Reed Backs “Sad Excuse for a Highway Funding Bill”

On Tuesday, our congressman, Rep. Tom Reed, voted for what the New York Times calls a “sad excuse for a highway funding bill.” The Times points out that 10,000 Americans die each year as a result of inadequate road conditions. Moreover, bad roads are bad for business, as this blog recently noted.  “Most of the blame,” for our deteriorating transportation infrastructure, according to the Times, “can be placed directly on a Congress that refuses to collect and spend enough money to fix it.”

Tuesday’s bill is a 10-month stopgap paid for by budget gimmicks. What the country needs instead is something like President Obama’s four-year, $302 billion transportation bill — but we’re not going to get to a lasting solution as long as Republicans control the House of Representatives.

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3 Responses to Reed Backs “Sad Excuse for a Highway Funding Bill”

  1. whungerford says:

    Tom Reed wrote that he : “recently held a roundtable with Highway Superintendents, Public Works Commissioners and airport and highway officials to listen to their needs and concerns before the House considered the Highway Trust Fund bill. Reed said one of the main takeaways was the groups’ opposition to a gas tax increase, a tax increase Reed has long been opposed to.” That’s not what they told him–they said they needed a long term transportation bill, not a band-aid. Tom says he listens, but all he hears is in his head.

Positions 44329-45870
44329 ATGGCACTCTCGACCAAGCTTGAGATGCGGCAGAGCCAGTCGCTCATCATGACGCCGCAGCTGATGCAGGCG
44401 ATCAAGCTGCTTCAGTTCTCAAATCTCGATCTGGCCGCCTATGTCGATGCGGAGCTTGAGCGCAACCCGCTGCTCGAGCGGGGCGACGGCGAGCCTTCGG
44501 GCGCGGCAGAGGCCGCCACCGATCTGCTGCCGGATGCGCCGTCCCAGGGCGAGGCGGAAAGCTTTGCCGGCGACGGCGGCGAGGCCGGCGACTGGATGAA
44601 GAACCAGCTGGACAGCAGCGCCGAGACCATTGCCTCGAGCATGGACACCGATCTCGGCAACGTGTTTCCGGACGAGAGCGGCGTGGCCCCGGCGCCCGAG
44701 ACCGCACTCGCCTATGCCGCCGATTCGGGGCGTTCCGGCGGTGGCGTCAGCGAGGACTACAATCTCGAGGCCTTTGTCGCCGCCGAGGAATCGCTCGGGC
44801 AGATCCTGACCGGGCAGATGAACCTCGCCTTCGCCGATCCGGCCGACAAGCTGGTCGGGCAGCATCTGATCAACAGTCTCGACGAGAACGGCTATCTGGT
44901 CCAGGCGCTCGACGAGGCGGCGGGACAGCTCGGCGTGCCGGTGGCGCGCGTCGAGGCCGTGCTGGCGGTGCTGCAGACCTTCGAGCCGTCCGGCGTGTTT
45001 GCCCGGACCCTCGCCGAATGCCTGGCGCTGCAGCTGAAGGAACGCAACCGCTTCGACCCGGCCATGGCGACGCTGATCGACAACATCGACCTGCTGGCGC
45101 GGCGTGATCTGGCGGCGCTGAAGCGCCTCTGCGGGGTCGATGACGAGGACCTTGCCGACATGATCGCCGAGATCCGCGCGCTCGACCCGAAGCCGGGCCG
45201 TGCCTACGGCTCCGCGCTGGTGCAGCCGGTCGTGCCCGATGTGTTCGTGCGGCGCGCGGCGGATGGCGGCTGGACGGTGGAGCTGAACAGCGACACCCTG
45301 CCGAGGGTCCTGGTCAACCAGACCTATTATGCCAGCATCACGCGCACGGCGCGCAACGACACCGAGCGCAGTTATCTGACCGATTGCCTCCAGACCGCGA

2. Deb Meeker says:

    The Republican leadership seems to be continuing their promise to Grover. Strangle the government in general; and only to eke out enough desperately needed funding to last a few months. Too bad Tom Reed and the rest of those that signed the “Norquist Pledge” didn’t take their oaths of office as seriously.

  3. Barbara Griffin says:

    No matter which state you drive across in the Northeast, the roads are crumbling. I can’t help but wonder how much money pours into Washington from Michelin and Goodyear. Thousands of good paying jobs would be created by investing in highway and bridge repair, but the military/industrial complex needs to build a few more billion dollar jets that don’t work, apparently.

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